Monday, August 13, 2012

David Ben Gurion shows empathy, honesty and political grit

It's a bit embarrasing, actually, that a blog of the Israel State Archives has been running for more than a month with hardly any mention of David Ben Gurion. Can you imagine a blog about football (or soccer) which never mentioned Pele, or a blog about Hollywood with nary a mention of, say, Charlie Chaplin or Greta Garbo? (I'll bet no-one has ever compared Ben Gurion to Garbo).

So here's a letter by Ben Gurion. It's not one of the weighty ones, in which he defined Israeli society for generations. On the other hand, it is rather startling. On May 10th 1962, Ben Gurion was responding to a letter from Drora Levitin, whose soldier brother, Amnon Lifschitz, had recently been killed. Levitin's letter was bitter and angry, and Ben Gurion must have responded in his own words: no staff writer would have dared put the letter's sentiments into the mouth of the prime minsiter. Come to think of it, not that many leaders would have used such words themselves, either. It's a profoundly human letter, but there are no apologetics in it, nor any weasel words or cliches.

Dear Drora,

I read your letter with a shudder and deep sorrow. I empathize with you, and although I can't say I share your pain for the loss of your brother Amnon Lifschitz - that would be an insincere exaggeration - while reading your letter I nonetheless felt the brunt of your pain and sorrow.

Nor can I say that there is no basis for your bitterness. Not all your complaints are justified. When you ask "if it's just that able-bodied soldiers serve in Sarafend or Sdeh Dov [two "safe" bases near Tel Aviv] because they have important fathers," you aren't justified. I cannot explain in this letter why some soldiers are based here and others there. No-one can say all the arrangements in the army are ideal and that there's no room for improvement. There's no such thing. Yet some soldiers need to be in Sarafend, and when there's need to send them elsewhere they go, and sometimes they don't all return alive. Yet they get sent, and they go.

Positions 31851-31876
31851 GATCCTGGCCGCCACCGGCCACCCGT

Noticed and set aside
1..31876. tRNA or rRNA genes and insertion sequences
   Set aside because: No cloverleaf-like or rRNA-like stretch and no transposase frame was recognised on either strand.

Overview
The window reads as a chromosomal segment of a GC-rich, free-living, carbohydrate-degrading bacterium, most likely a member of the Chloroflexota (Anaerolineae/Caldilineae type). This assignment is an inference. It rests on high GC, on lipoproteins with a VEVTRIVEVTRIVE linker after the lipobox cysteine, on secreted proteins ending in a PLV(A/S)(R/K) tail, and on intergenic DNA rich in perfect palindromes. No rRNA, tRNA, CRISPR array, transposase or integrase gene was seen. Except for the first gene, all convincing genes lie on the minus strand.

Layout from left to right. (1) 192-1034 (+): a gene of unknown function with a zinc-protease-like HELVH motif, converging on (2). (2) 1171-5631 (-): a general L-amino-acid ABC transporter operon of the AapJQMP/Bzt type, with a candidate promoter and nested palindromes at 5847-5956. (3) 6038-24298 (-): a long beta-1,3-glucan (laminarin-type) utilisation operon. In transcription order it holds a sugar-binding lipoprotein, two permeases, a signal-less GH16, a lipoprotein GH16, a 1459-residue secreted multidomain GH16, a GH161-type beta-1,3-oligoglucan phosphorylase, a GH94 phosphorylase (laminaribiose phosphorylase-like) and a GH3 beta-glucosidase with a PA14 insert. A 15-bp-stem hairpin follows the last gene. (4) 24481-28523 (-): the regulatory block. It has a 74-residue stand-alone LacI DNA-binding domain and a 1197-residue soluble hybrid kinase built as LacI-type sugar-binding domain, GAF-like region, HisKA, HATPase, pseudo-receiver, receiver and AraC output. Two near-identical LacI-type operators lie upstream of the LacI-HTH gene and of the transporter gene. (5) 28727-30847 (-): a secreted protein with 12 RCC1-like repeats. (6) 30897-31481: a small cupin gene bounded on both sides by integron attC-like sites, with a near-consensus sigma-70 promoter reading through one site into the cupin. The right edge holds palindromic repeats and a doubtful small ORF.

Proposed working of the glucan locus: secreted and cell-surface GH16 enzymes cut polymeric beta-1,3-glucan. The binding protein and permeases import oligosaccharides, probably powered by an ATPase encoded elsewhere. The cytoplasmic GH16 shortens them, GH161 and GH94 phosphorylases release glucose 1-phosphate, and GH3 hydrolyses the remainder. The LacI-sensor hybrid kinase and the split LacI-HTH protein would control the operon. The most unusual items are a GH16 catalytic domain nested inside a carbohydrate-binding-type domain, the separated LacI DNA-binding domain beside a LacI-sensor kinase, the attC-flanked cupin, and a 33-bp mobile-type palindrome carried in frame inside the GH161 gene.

I have focused on that particular sentence in your letter, because in your all too natural grief you said something about our soldiers which they don't deserve. There are no soldiers in the army who are preferred because of their fathers. In saying this I am not angry at you, because I understand the deep grief which speaks from your throat. Yet I must disagree, because you are wrong.

Unfortunately, I cannot say the same about most of the other things in your letter.

What I can say to your complaints - and there's no need for you to apologize for writing "in pain and bitterness" - is that we don't yet live in an ideal system that would have prevented your brother's tragic death. We're doing our best, with some success, but we're still very far from where we'd wish to be...

You're fully correct on one point: the bereaved mother deserves consoling words, though what words might I say that would console her? I know a bit about mothers' hearts, and there is nothing - except the existence of the nation - which perturbs me more in my work as minister of defense than the pain mothers may suffer in this or that action we must take...

I know I can't argue with you. I must regard these matters rationally, and that I can't demand of you; as a bereaved sister, I cannot require you to apply cool logic. Nor, I'm afraid, will I be able to mitigate your pain; such pain isn't to be mitigated.

I haven't responded to all your complaints; but I'd wish to remove your anger at the army and the soldiers. We have nothing more precious than this army, because our existence depends on it. I regret this. I wish we could live surrounded by peace, and not need this army, but that's not the reality. If our army isn't ideal - no army is - we needn't be ashamed of it. Believe me, dear Drora, even you, a bereaved sister, have nothing to be ashamed of by our army.


D. Ben Gurion

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